You’ve painted your hive and ordered your bees. You are eager to get started with your new hobby, but you still haven’t decided where to put your hive. Should it go near the house? Next to the fence? Behind the garage?
The best hive placement will be a compromise based on the needs of the bees, the beekeeper, and the public. Of the three entities, the bees are the most flexible. The public, including your immediate neighbors and passersby, are the hardest to please, and you—the beekeeper—fall somewhere in between.
First, let’s look at the bees. You can find many rules and suggestions for the best hive placement and most of them make good sense. Most sources will tell you that your hive should:
Face southeast or east
Have direct morning sun and light afternoon shade
Be protected from high winds
Should sit on level, firm, dry ground
Should have a nearby water source
When followed, most of these suggestions will increase the productivity of your hive. For example, east-facing bees start to work earlier in the day, which increases the number of hours they can forage. Afternoon shade keeps the colony cooler so it needs to do less fanning. But in most cases, breaking a placement rule won’t jeopardize your colony.
Honey bees are extremely adaptable and can handle many situations. Because I live in the forest, my bees have morning shade, an hour of mid-day sun, and then deep afternoon shade. In spite of that, my bees thrive year after year and produce loads of honey.
Often new beekeepers don’t consider themselves when deciding on hive placement, but it turns out that we humans are less adaptable than the bees. For examples of bad hive placement, I need only recall things I’ve done in the past.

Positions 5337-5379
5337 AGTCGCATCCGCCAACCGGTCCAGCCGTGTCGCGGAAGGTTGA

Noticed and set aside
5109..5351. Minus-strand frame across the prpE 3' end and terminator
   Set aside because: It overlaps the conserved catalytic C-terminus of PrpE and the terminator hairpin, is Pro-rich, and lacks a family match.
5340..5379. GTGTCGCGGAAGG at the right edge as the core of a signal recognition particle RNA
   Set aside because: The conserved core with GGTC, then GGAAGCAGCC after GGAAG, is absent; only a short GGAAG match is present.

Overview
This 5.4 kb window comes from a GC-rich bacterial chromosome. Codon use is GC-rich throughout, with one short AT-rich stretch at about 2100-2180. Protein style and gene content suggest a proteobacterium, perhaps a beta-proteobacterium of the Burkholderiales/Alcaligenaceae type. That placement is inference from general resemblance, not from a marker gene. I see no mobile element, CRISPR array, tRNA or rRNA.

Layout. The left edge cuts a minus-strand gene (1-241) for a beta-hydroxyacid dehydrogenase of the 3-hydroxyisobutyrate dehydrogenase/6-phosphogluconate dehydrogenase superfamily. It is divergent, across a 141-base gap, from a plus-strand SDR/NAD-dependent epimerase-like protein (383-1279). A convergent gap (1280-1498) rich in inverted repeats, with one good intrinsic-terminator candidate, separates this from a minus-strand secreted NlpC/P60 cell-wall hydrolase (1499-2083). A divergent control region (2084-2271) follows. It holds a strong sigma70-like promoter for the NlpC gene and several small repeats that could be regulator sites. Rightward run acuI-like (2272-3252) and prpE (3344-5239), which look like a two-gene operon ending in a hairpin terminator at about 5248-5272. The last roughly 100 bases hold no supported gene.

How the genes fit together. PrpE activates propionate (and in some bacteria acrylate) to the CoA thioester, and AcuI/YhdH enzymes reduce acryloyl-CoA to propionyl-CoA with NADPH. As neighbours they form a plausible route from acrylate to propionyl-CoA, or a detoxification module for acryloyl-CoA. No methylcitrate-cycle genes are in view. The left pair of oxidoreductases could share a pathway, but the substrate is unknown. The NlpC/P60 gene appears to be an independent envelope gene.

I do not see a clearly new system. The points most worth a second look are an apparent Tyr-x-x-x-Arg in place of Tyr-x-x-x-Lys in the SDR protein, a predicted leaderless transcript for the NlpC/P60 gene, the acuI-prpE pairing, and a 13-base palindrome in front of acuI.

More than once I have put hives against a building. In each case I decided the building would provide some rain and wind protection, but completely forgot how nice it is to approach the hive from the rear. Not only is it difficult to work from the side, but you can’t slide Varroa drawers or pollen trays in and out the back.
After carefully digging out a flat spot, I have often put hives on a hill. But if the bees face the uphill slope (putting me on the downhill side) the hive quickly becomes too tall for me to work comfortably. Working a hive that’s over your head is no fun.
It’s also nice to be able to drive fairly close to your hives. Carrying an empty hive across a field is nothing, but when it’s full of honey, it can be a backbreaking chore.
If you put a hive too near a door, you may not be able to use that door in summer without letting bees into your house.
If you put the bees too near a sandbox or swing set, your kids may not use it.
If the hive is too near the lawn furniture or picnic table, you may find them covered in droppings.
If you are close to public places, there are obvious rules to follow:
Hives should be kept away from sidewalks, crosswalks, playgrounds, trails, parking lots, schools, businesses, and parks. Not only is a poorly placed hive inconsiderate, but it could lead to the wrong end of a lawsuit.
Hives should not be kept in areas where it is prohibited by CCRs or city ordinances.
When it comes to immediate neighbors, beekeepers fall into two groups, those who tell and those who don’t. Each philosophy has its pros and cons, but the method you choose will have a lot to do with your individual property.
If there is no way to hide the hive, you may as well tell them in advance because neighbors are inherently curious and will soon figure it out. If you are thinking about putting your bees next to a property line, check the set-back requirements for your area.
The hives may have to be five feet from the line or ten. In a situation like that, ask your neighbor if it’s okay. Even though you may have the right to put your hive six feet from his veggie garden, it’s best not to be rude about it. By conferring beforehand, you are more likely to get lasting cooperation. And be sure to give honey as a thank-you gift.
If you can hide your hives easily, you may want to remain silent. Once bees are away from their hive, they disperse quickly and disappear into the environment. Several beekeepers have told me it wasn’t their bees that got noticed by neighbors, but their bee suit.
So if you paint your hives to match the foliage and wear a dark or camouflage bee suit, you may never get noticed by the neighbors. To me, that is the ideal situation.